The Best of Times: Ireland women’s hockey team’s World Cup fairytale
Underdogs enjoyed a magical journey, only to be beaten by Netherlands in the final
Ireland captain Kathryn Mullan celebrates their victory over India with her team-mates in the 2018 Hockey World Cup. Photograph: Christopher Lee/Getty Images
Several hours after the Sunday evening hooter had sounded in the Lee Valley Stadium in Olympic Park, east London, Carlien Dirkse van den Heuvel walked into The Bull pub beside the hotel in which her side, the Dutch women’s hockey team, were staying.
It was more than four hours after the match but van den Heuvel had not changed and was still in her orange and white national colours, her headband on, still wearing the match shirt with her number on her back. The Netherlands had just beaten Ireland in the World Cup final and she had the trophy gripped in one hand.
It was the Netherlands’ record eighth time winning the World Cup in 14 editions of the tournament going back to 1974, when the Dutch also won. About half of her team-mates, all still in their playing gear, crowded around the bar.
But it was just after 10.30pm. The team captain, with the World Cup now under her arm asked for drinks for her players. “Sorry we’ve already served last drinks, we’re closed,” came the replay. Stoically the Dutch players accepted the English Sunday closing time and trailed out into the vast Westfield Shopping Centre, bathos dripping from the short exchange. Another early night.
The Irish team were nowhere to be seen. They had ripped it up into central London for a planned celebration with family, sponsors and friends. The team that had lost the final would get a charter flight to Dublin the next day and end with a celebration in Dame Street in front of thousands, the attention, the acclaim an unforeseen and surreal experience for the group of players.
What the Irish women achieved over two weeks in London was barely explicable, at least in terms of where the team had come from in previous World Cup events and their place in hockey’s world order.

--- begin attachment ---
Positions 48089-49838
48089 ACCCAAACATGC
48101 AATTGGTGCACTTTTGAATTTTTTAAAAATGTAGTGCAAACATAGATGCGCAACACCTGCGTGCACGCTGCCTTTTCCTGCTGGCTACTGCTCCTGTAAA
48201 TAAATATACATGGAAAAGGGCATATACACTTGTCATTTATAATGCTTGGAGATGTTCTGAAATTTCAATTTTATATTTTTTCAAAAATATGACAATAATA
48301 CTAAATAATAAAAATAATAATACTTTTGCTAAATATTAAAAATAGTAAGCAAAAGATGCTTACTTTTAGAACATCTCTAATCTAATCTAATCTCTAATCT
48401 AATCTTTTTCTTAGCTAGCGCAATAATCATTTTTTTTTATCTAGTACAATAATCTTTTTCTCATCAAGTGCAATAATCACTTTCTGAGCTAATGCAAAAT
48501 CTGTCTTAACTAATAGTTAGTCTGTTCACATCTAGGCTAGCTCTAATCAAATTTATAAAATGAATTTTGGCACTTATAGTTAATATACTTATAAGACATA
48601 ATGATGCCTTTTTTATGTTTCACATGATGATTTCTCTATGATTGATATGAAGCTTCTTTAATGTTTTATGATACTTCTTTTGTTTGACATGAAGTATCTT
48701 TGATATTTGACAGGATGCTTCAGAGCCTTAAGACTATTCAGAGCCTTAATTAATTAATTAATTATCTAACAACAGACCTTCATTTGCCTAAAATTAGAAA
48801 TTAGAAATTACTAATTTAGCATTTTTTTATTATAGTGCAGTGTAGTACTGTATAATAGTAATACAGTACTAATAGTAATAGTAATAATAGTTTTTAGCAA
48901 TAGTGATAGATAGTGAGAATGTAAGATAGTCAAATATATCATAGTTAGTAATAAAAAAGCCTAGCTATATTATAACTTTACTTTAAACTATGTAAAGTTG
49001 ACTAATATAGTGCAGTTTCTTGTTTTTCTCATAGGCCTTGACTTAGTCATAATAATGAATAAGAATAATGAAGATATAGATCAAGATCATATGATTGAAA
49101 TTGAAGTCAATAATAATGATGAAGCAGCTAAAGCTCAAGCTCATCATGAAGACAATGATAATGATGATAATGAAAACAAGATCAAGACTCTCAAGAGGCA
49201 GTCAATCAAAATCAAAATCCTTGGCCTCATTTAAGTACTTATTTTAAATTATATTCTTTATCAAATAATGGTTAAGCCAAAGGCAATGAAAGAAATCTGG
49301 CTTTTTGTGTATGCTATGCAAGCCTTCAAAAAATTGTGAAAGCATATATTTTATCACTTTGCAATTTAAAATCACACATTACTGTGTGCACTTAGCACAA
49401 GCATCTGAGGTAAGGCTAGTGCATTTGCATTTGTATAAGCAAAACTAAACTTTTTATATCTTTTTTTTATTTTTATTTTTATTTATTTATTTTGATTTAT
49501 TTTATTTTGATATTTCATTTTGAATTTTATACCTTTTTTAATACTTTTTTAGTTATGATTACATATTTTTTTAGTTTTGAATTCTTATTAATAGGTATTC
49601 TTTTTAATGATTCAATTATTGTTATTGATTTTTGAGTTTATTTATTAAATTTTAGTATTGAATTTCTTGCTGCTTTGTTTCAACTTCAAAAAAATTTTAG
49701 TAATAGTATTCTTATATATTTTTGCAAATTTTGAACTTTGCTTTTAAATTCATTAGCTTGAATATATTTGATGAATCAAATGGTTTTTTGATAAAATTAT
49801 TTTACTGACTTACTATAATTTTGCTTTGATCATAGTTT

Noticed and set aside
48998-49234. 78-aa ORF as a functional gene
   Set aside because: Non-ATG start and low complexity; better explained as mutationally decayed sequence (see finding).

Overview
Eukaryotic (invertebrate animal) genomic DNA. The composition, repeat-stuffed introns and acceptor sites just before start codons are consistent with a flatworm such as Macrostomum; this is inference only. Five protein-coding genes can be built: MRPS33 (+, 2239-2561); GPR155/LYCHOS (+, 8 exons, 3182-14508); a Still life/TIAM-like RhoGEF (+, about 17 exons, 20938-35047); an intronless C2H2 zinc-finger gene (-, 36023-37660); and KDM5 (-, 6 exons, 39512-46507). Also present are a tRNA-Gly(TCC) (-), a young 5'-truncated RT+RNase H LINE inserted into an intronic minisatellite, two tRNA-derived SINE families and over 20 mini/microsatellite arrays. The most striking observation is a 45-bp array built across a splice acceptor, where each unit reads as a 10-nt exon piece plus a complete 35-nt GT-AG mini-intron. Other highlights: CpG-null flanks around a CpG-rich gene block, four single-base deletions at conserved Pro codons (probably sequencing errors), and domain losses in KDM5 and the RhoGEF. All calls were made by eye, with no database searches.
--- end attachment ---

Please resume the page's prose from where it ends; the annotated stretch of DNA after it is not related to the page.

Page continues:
But they understood they had achieved something of magnitude and unlike the Dutch, who were cool, almost perfunctory about again becoming the world champions, Ireland reaching the final in oven heat and blinding London sun had lit a fuse. Hockey had never done anything like it before.
For the squad of 19 players, it was the magical journey to the World Cup final and their charmed performances in two penalty shootouts that invited national curiosity and for just a nanosecond of time entered public consciousness and stilled the nation.
Ireland had begun the tournament as underdogs and the second lowest seeds. They were ranked 15th out of the 16 teams taking part with a squad made up of part-time amateur players and facing other teams where the players were full-time or professional. Only the Italian team ranked at 17th in the world were lower than Ireland.
In the three previous World Cup tournaments in which Ireland had qualified the team never finished in the top half. They finished 12th in 1986, when it was held in the Netherlands, came 11th in 1994, the year Ireland hosted the event in UCD, and finished 15th the last time Ireland qualified in 2002, when Perth, Australia were hosts.